A Scientific Approach to Architecture

A Scientific Approach to Architecture


November 20, 2019

Staff Bio

Natasha Pirman, PhD

Article originally appeared in Banker & Tradesman on November 17, 2019.

Steve Adams of Banker & Tradesman spoke with Natasha Pirman, PhD, Lab Programmer & Planner with TRIA in Boston.

After Natasha Pirman’s employer moved to a new campus in 2017, she began thinking about a career change. As the biochemistry Ph.D. and her MilliporeSigma colleagues settled into their new Burlington labs, she realized she had a knack for organizing their new workspaces. Those skills translated well into the world of architecture, where local firms are looking for new hires with life science backgrounds as they pursue work designing office and labs to satisfy the industry’s relentless expansion. Pirman joined Boston based TRIA Architects in May as a lab programmer and planner, where she’s worked on projects including ElevateBio’s new lab and manufacturing facility under construction in Waltham.

How did you hear about the opportunity at TRIA and why did it make sense to change fields?

A huge portion of that was MilliporeSigma’s move to Burlington. When we did that, our lab space consolidated quite a bit. There were a lot of decisions that needed to be made: how do we best utilize the new space? How do we make it work now that we have less space? I volunteered to lay out the instruments in the lab and who worked where. It was probably one of the favorite things that I did at Millipore, and I recognized that that was not at all what my job as an application scientist was. I figured out you can actually have a career doing that, as a lab planner. Serendipitously, TRIA was looking to increase their lab planners capacity. That’s why it was a great fit for me to move here, because they specialize in life science and tech space.

What’s the structure of your team at TRIA and how does your role fit in?

We have the lab planners group, including four lab planners and support people. Everyone else has an architecture background, so I am the newest scientist on the team. So far, a big focus is I’m trying to learn how to be a lab planner, but I bring a different perspective to the table. I consider it like the voice of a client. I represent the end users a little bit more.

What new wrinkles have you brought to TRIA’s work through your outsider’s perspective?

We interview the end users and analyze the workflows and what they’re doing in the lab, how they’re utilizing the space, in the hopes of trying to see a more efficient space in the future. I’ve been able to grasp how they work and why a piece of equipment or room might need to have that closer adjacency: just not having to run between multiple buildings and lab space to do that. With some of the clients, they do care about what other groups they’re located next to, the people they collaborate with.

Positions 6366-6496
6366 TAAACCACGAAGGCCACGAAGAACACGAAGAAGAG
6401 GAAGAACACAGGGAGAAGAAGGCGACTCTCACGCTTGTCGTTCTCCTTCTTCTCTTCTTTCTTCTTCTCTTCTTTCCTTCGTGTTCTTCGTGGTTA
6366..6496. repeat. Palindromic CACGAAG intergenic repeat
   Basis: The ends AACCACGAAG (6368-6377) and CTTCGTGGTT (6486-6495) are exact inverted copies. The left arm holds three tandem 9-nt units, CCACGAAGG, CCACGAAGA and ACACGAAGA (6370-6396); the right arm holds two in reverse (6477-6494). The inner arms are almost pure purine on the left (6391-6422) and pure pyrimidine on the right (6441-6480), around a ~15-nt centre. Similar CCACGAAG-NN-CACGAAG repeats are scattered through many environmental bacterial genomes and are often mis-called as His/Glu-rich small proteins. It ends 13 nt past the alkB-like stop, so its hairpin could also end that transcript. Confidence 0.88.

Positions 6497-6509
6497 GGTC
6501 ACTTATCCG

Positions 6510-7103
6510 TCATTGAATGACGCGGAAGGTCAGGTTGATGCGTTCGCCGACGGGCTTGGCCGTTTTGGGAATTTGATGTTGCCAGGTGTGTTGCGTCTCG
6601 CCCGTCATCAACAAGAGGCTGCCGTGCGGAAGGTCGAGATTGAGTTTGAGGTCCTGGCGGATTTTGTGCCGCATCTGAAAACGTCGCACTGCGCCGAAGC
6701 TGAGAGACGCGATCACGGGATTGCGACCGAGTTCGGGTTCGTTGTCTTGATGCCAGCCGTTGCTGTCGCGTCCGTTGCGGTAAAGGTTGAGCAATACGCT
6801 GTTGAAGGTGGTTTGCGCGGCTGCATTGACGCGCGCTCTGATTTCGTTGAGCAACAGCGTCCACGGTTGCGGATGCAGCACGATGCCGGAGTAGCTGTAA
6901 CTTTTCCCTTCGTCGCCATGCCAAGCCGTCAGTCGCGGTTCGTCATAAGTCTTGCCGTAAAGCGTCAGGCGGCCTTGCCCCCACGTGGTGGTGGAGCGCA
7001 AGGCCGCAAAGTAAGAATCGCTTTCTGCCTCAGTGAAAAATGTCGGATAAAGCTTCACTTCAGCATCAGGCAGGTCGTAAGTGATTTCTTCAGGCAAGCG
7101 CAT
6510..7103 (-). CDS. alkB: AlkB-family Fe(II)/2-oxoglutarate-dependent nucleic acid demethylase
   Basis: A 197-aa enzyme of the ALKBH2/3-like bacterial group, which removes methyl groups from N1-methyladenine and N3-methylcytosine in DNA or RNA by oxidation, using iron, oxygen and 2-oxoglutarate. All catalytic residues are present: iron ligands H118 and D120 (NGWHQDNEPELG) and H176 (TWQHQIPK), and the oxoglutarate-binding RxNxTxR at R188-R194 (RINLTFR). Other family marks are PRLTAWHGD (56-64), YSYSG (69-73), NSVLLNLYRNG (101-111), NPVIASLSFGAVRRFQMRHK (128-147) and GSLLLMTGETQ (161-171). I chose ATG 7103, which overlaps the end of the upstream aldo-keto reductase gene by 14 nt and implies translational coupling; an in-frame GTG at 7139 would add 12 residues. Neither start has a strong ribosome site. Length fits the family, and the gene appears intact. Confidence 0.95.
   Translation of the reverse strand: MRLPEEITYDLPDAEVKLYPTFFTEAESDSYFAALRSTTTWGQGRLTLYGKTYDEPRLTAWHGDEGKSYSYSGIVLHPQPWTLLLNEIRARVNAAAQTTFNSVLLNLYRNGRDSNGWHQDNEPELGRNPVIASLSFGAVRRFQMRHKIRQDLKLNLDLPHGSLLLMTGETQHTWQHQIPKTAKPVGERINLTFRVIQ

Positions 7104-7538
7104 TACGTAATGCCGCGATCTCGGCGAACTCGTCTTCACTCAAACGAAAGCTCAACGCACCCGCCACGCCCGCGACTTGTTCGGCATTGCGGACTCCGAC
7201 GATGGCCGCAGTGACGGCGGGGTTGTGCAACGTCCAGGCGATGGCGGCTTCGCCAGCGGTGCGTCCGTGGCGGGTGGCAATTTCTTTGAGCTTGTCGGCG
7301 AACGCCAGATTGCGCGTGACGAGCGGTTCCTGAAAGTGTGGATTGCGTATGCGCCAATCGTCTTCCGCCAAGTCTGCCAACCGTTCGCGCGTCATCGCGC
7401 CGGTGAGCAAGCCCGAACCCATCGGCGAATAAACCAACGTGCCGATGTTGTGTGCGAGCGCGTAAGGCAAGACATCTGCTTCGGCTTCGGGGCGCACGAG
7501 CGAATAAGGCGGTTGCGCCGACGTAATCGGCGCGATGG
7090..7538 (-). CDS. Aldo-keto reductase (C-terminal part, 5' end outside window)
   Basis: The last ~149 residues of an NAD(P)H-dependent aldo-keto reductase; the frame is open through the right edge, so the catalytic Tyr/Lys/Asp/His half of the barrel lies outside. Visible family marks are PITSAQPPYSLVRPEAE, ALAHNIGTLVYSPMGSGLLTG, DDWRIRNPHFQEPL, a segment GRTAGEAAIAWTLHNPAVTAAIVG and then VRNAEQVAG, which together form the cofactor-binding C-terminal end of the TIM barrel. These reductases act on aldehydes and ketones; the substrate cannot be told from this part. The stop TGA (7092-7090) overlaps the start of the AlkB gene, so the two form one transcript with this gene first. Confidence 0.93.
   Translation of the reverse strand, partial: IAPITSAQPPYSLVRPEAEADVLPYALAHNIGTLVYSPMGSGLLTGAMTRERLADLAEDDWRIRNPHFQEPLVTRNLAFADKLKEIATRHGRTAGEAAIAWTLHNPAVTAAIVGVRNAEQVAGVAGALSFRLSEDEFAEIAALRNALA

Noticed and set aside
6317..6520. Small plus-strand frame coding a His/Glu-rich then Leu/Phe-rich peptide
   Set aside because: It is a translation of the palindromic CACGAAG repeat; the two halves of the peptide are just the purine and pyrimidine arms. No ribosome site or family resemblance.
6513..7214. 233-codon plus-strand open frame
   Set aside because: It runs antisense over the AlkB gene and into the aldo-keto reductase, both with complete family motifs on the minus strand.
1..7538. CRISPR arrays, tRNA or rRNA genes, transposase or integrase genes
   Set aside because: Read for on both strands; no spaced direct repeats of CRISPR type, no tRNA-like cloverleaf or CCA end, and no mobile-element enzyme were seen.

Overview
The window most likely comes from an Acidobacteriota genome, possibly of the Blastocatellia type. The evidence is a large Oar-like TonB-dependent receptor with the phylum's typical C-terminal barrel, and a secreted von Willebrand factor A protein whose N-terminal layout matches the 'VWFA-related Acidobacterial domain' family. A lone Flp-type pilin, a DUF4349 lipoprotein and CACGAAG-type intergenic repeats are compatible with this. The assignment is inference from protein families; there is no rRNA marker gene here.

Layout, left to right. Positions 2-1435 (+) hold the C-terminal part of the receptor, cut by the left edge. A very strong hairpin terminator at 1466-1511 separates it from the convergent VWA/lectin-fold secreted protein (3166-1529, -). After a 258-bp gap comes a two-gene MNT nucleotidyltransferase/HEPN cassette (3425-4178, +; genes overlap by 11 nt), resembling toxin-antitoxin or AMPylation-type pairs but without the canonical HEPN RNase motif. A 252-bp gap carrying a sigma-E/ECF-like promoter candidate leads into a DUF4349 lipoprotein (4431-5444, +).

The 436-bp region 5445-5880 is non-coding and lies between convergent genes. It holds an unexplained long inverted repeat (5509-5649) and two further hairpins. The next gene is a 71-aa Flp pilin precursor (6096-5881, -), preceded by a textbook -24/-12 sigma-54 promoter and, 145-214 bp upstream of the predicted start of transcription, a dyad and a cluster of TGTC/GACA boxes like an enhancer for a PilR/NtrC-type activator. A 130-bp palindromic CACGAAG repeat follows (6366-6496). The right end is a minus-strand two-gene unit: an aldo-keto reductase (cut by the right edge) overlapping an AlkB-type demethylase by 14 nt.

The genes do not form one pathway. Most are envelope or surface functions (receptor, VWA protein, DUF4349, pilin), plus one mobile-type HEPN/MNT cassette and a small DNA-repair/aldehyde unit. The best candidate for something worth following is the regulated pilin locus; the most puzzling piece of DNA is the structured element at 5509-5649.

How does data collection and analysis play into your role?

That’s a huge part of what I do. In being a lab planner, we do a lot of collecting data from clients. Some of that is looking at their current layout and square-footage, and if they’re growing, how much space do they need to increase by?

What projects are you currently working on?

I’ve been focused on two main [confidential] projects. They’re widely different. One is a smaller company that recently went public, and they have the ability to expand and grow significantly. It’s understanding what research they do and their growth needs, and how to fit them into a space. The other one is a much larger pharmaceutical company that is really trying to understand all of the different functions within that company and how they work together and how much space they need.

How do you compare the workplace cultures in life science and architecture?

Architecture seems to be very fast-paced, and we’re working for clients who need to grow and move quickly. Whereas in life science, you’re still trying to develop a product. You were making something for someone, but not for one specific person. That changes the timeline and scope of what we do: getting a product to market.

In what areas of architecture are you looking to grow your skills?

With the company I’m with now and the fact that we specialize in science and technology, I enjoy bringing that to the table. But I feel a newfound passion for design and understanding what goes into the space and why. I’ve been really trying to take that all in. In science, you take that for granted. I’m really trying to understand more of the details of why science spaces are designed the way they are, and also learning some of the software that architects use here in making the drawings, wrapping my head around this as a whole and continuing to grow a little bit every day.

Five Favorite Restaurants Around Boston:

1. Blossom Bar in Brookline
2. CafeSushi in Cambridge
3. SRV in South End
4. Brewer’s Fork in Charlestown
5. The Bangkok in Melrose